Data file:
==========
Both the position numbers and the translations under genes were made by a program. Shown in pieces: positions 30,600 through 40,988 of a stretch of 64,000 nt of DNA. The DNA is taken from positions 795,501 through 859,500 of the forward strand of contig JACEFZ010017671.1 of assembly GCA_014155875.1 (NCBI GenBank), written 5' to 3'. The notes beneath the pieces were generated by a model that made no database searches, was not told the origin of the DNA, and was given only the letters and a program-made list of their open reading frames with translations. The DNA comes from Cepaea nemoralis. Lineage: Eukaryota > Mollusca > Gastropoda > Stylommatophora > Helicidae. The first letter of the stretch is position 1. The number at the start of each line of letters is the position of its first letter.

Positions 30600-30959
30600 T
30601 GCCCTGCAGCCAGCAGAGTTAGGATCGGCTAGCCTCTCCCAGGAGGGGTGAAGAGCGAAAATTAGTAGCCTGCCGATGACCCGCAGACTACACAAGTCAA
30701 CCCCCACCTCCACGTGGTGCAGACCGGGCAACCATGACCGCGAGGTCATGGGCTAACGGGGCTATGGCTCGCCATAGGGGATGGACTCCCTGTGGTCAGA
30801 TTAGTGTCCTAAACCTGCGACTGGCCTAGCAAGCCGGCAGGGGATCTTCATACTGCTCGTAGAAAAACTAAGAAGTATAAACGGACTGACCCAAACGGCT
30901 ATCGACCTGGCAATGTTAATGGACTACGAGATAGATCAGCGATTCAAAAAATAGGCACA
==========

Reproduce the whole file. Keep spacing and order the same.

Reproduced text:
Both the position numbers and the translations under genes were made by a program. Shown in pieces: positions 30,600 through 40,988 of a stretch of 64,000 nt of DNA. The DNA is taken from positions 795,501 through 859,500 of the forward strand of contig JACEFZ010017671.1 of assembly GCA_014155875.1 (NCBI GenBank), written 5' to 3'. The notes beneath the pieces were generated by a model that made no database searches, was not told the origin of the DNA, and was given only the letters and a program-made list of their open reading frames with translations. The DNA comes from Cepaea nemoralis. Lineage: Eukaryota > Mollusca > Gastropoda > Stylommatophora > Helicidae. The first letter of the stretch is position 1. The number at the start of each line of letters is the position of its first letter.

Positions 30600-30959
30600 T
30601 GCCCTGCAGCCAGCAGAGTTAGGATCGGCTAGCCTCTCCCAGGAGGGGTGAAGAGCGAAAATTAGTAGCCTGCCGATGACCCGCAGACTACACAAGTCAA
30701 CCCCCACCTCCACGTGGTGCAGACCGGGCAACCATGACCGCGAGGTCATGGGCTAACGGGGCTATGGCTCGCCATAGGGGATGGACTCCCTGTGGTCAGA
30801 TTAGTGTCCTAAACCTGCGACTGGCCTAGCAAGCCGGCAGGGGATCTTCATACTGCTCGTAGAAAAACTAAGAAGTATAAACGGACTGACCCAAACGGCT
30901 ATCGACCTGGCAATGTTAATGGACTACGAGATAGATCAGCGATTCAAAAAATAGGCACA